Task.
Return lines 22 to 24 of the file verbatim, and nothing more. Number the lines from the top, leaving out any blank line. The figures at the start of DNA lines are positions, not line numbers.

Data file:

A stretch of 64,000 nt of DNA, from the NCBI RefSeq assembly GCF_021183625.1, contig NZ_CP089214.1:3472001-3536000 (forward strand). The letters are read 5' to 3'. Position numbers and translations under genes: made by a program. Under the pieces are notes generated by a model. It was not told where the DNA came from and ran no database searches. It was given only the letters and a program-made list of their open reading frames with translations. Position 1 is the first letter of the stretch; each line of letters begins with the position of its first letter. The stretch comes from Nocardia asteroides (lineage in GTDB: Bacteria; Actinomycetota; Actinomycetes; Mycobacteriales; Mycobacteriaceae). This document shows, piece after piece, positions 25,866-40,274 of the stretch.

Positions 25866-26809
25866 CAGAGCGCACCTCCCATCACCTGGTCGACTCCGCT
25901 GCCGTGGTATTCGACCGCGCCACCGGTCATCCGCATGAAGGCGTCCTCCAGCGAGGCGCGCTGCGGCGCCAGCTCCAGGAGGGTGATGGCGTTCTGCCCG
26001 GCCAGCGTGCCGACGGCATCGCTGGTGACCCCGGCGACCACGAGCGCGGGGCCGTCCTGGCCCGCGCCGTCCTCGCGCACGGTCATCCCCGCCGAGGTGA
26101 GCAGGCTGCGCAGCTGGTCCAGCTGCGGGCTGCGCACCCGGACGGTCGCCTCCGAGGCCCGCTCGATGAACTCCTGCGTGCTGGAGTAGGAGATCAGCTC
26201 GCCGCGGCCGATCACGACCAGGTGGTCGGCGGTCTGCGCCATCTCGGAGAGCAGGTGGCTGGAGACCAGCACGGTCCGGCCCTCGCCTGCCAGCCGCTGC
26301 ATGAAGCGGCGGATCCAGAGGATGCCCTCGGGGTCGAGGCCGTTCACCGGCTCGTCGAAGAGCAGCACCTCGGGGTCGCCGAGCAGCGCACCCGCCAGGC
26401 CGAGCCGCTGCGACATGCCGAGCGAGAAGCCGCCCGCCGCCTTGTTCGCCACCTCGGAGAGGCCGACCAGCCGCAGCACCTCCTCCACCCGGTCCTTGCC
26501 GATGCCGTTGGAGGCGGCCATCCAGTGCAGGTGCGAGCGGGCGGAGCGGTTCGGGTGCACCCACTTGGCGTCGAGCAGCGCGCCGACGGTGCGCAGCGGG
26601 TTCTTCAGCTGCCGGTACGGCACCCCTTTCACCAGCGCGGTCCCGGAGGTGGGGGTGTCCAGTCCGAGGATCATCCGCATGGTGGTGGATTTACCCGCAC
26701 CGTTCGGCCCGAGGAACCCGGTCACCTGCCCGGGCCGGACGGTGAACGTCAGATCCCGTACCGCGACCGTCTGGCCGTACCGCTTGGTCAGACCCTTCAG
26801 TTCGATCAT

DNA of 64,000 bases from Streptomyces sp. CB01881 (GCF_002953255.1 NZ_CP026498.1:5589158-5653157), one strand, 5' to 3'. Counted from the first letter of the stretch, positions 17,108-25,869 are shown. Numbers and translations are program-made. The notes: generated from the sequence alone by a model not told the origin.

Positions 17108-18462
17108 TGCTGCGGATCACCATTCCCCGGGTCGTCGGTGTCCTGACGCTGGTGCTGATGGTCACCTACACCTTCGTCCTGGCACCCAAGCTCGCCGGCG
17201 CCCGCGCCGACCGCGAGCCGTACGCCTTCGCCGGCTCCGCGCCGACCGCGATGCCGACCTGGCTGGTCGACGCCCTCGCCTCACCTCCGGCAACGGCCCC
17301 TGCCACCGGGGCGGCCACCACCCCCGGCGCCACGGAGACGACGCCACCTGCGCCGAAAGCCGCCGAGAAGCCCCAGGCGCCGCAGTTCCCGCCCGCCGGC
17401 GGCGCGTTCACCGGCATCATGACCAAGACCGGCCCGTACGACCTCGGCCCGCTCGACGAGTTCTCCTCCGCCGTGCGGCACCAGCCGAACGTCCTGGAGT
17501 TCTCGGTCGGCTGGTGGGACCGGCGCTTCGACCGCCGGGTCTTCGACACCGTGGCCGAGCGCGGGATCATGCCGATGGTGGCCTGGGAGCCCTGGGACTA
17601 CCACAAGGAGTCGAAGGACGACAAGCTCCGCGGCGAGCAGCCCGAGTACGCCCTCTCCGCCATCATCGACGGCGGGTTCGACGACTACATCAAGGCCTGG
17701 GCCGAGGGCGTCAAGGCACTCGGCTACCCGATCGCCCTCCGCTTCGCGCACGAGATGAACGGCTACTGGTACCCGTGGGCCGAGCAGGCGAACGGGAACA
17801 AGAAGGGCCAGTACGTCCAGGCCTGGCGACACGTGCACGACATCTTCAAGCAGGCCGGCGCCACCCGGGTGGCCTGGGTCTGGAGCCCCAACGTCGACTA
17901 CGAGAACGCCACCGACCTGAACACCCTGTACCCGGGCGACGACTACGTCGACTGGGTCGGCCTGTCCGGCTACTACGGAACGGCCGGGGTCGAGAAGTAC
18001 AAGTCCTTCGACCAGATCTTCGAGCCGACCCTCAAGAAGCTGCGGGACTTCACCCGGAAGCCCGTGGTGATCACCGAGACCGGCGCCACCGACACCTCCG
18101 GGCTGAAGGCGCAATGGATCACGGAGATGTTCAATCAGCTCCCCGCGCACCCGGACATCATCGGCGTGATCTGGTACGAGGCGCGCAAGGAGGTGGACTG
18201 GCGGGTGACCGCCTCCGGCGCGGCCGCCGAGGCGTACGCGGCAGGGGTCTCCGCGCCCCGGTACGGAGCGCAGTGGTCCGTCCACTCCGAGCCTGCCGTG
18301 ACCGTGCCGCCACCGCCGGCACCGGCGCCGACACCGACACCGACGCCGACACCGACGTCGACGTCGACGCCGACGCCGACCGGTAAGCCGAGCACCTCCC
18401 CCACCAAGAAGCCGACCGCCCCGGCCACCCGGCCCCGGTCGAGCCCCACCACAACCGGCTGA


17701 GCCGAGGGCGTCAAGGCACTCGGCTACCCGATCGCCCTCCGCTTCGCGCACGAGATGAACGGCTACTGGTACCCGTGGGCCGAGCAGGCGAACGGGAACA
17801 AGAAGGGCCAGTACGTCCAGGCCTGGCGACACGTGCACGACATCTTCAAGCAGGCCGGCGCCACCCGGGTGGCCTGGGTCTGGAGCCCCAACGTCGACTA
17901 CGAGAACGCCACCGACCTGAACACCCTGTACCCGGGCGACGACTACGTCGACTGGGTCGGCCTGTCCGGCTACTACGGAACGGCCGGGGTCGAGAAGTAC